With Demand For Affordable Housing Rising, Funding Appetites Are Shrinking
To get affordable housing built, developers usually receive government tax credits that they in turn sell to investment partners and banks that use them to offset their tax liability. This year is anything but usual for banks, though — the three biggest ones in America are expecting such a huge drop in loan repayments that they set aside $28B to cover expected losses over the next three months.
“You have to appreciate that these are uncertain times for some of our largest investors, and losses are never welcomed on any business platform,” David Deutch, a partner at Pinnacle Housing Group, which has developed 9,000 units in Florida, Texas and Mississippi, said on a Bisnow affordable housing webinar last week. “If they want to continue to participate in our space, which is buying tax credits, these large losses temper their enthusiasm and appetite.”
But Deutch said federal housing groups, including the Federal Housing Administration and Fannie Mae and Freddie Mac are "going gangbusters right now," referring to a slew of mortgage forbearance and housing relief programs that have been put in place to deal with the effects of the coronavirus pandemic.
“Hopefully in time, as things settle out and all of the larger players in the tax credit space understand what their appetite is, especially going into 2021, we're going to see a more robust market than it is today," Deutch said. "So there's caution and there's some uncertainty, and those things are never good for maximizing pricing or resources. But overall, I think everybody's still bullish because affordable housing is in great demand and is in limited supply.”
Elena Adames, president of Ambar3, a subsidiary of Jacksonville-based Vestcor, focuses on affordable multifamily development in Southeast Florida. She said some potential investors have already flat-out told her that no deals can close in 2020.
“We've seen other folks that have said we're not even issuing term sheets until 2021," she said. The coming year will largely depend on what happens with the pandemic and the November election, she said.
The panelists discussed the importance of both 4% and 9% Low-Income Housing Tax Credits. A 4% tax credit is designed to subsidize 30% of the low-income unit costs in a development, while the 9% tax credit can fund 70%. The 9% credits, however, are competitive and only awarded in a lottery system. Most Florida counties get one per year, while Miami-Dade gets three, Adames said.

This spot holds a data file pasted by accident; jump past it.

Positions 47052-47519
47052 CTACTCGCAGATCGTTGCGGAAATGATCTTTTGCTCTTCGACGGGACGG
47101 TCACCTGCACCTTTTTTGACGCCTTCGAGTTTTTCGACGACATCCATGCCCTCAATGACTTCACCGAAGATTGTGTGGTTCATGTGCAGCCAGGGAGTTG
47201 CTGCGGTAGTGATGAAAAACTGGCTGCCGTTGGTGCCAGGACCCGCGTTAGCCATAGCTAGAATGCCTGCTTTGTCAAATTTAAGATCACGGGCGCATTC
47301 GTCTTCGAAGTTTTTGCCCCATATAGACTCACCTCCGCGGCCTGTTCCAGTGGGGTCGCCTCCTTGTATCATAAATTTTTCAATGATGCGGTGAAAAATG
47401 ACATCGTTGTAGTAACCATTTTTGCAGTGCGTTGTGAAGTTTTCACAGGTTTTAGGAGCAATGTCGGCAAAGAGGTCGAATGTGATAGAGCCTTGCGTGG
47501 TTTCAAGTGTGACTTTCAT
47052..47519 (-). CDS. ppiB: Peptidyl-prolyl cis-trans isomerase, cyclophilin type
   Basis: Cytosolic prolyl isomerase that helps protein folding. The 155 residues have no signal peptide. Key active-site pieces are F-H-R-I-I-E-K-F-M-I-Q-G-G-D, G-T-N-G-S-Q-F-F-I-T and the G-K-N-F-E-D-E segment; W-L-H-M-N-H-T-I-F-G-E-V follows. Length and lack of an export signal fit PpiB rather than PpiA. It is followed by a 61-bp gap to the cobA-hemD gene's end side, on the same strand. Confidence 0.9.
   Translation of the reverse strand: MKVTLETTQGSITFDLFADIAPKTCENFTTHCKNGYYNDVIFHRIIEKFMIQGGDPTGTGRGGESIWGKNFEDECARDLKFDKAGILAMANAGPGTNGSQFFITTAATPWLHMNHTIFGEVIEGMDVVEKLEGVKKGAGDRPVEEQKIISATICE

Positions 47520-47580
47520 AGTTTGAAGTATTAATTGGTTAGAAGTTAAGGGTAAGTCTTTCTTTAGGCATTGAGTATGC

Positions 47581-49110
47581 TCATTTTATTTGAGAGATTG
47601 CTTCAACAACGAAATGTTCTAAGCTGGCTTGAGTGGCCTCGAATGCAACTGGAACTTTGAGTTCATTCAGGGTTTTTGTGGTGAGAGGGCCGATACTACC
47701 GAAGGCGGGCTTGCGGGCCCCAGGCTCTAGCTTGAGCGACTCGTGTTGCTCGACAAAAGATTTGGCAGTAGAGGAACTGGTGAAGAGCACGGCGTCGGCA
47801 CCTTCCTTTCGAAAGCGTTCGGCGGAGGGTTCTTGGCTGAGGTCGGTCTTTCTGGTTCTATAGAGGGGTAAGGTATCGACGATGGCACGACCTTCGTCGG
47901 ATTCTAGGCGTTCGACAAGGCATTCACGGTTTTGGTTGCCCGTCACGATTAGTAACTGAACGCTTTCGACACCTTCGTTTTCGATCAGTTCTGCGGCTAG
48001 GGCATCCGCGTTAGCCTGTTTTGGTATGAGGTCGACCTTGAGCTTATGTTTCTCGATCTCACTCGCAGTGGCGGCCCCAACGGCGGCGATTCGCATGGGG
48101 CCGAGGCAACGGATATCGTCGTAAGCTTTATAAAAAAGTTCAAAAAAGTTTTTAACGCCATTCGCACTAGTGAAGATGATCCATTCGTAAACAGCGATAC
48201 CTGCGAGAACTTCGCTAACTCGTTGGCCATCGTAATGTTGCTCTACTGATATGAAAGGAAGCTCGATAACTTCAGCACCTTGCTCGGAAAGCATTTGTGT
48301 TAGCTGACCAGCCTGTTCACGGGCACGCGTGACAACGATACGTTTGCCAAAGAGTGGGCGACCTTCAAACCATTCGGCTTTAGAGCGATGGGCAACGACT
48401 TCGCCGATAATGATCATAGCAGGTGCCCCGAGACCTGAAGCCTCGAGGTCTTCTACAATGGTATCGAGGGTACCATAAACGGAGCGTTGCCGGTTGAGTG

Deutch said that 4% credits are helping finance more developments than in years past, because there's a confluence of reasonable tax credit pricing and low interest rates, which help bond yields. Plus, rents have trended upward.
According to the Congressional Research Service, investors such as banks can claim tax credits over 10 years. While the subsidy levels are fixed in IRS code, the credit rates have been variable, with the 4% credits hovering between 3.15% and 3.97%. The 9% credit had fallen as low as 7.35% before 2008, when the federal government mandated a floor for the larger credits.
Deutch pointed to a federal bill proposed by Democratic leaders in the wake of the coronavirus that could similarly fix the 4% tax credit at 4%, plus provide other boosts to low-income housing programs.
“Everybody’s got their fingers crossed that that comes to fruition,” he said. “Right now, it's priced at 3.8%, so getting it fixed at 4 would be a huge boost to all of our deals that rely on that financing. So we're hoping that that momentum carries forward and that legislation gets approved in 2020, and we can do deals using that vehicle in 2021 with a much better equity infusion.”
Capital One Multifamily Finance Group Senior Vice President Evan Williams said that traditionally in this type of financial environment, investors gravitate more toward 9% deals “because they rely more on the tax credits for the return and have less exposure in operations."
"The benefit for 4% credits has been that those deals rely more on debt financing, and with the drop in Treasurys, we've gone from, say for 4.5% interest rates a couple years ago, down to 3% give or take, for new bond deals today," Williams said. "So that drop in interest rates helps support the 4% deals. Whatever you gave up on pricing, you gained in debt proceeds, so the deal hopefully still works.”
Williams indicated the sector is still healthy because there is still so much demand.
“I think you're still seeing strong demand for affordable housing across the board,” he said. “I know, talking to someone yesterday that in the last month or two since I last talked to him, he leased up 120 units.”
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